- The Washington Times - Friday, December 4, 2020

Bradley Beal still quite can’t grasp what it will be like to face John Wall this upcoming season.

Beal and the Wizards found out Friday precisely when they’ll match up against Wall and the Houston Rockets twice in coming months — once in Houston on Jan. 26 and another when Wall makes his return to Capital One Arena on Feb. 15 — as the league released its schedule.

But when asked what he thinks the experience will be like, Beal said he honestly didn’t know.

“All my career, all I know is John,” Beal said. “He’ll probably try to give us 60. And we’ll do everything in our power to keep that from happening. … It’ll be emotional on both sides.”

Speaking to reporters for the first time since Washington traded Wall to Houston for Russell Westbrook, Beal said learning of Wall’s departure was a “tough pill to swallow.” He added he’s excited to play with his new teammate, but called Wall “a brother” as he reflected on their relationship.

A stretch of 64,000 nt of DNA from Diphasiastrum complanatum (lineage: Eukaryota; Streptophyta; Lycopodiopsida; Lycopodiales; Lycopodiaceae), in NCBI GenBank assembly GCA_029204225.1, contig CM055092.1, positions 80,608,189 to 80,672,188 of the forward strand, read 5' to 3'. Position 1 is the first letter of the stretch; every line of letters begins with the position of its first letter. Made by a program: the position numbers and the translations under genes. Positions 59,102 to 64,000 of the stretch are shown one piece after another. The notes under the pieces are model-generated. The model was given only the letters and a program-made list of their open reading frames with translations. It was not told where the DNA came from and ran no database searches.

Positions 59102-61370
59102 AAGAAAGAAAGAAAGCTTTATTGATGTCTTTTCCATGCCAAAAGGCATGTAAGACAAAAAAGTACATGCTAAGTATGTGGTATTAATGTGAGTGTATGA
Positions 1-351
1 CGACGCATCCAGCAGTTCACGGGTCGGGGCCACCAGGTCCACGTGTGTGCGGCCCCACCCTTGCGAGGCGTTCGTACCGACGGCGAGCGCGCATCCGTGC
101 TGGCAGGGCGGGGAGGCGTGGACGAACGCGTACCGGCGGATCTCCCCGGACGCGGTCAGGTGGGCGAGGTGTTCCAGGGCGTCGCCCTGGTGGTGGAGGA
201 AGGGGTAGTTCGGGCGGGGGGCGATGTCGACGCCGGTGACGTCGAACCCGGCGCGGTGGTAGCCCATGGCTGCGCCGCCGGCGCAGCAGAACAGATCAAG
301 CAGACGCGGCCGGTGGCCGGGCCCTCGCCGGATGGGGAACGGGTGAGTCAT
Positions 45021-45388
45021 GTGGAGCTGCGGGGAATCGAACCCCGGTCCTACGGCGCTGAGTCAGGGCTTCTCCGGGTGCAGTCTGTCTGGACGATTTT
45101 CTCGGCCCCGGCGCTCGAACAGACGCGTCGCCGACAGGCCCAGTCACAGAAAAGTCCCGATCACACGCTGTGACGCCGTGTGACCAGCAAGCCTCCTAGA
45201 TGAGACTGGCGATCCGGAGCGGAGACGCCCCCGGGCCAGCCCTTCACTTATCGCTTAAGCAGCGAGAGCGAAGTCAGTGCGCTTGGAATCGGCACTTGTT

Together, Wall and Beal made the postseason four times and advanced past the first round on three of those occasions. They formed an All-Star backcourt who held great respect for one another.

On Thursday, the day after the trade, Wall visited the Wizards’ practice facility to say his goodbyes. Beal, who was drafted two years after Wall, said their last interaction was emotional.

“It was tough, man,” Beal said. “You realize that relationship was so strong, but it was so crazy. A lot of people tried to break us apart, a lot of people tried to put us apart, tried to pit us against each other. And it was just always crazy because when we came together and had those conversations, it was the total opposite of those rumors and everyone making noise. It was the total opposite.

“That’s a brotherhood that will never be thrown away. Our relationship continues. But that last conversation spoke volumes. It spoke volumes for him to just come back.”

Wizards general manager Tommy Sheppard called dealing Wall one of the toughest moves of his career. He said he believes that Westbrook, a nine-time All-Star, will help the Wizards ultimately improve, but said the decision wasn’t easy.

“To acquire one of the very best point guards in the NBA, you have to give up one of the very best point guards in the NBA,” Sheppard said. “I don’t take any of that lightly. That’s a decision that I felt put the Wizards in the best possible position to be successful this season.”

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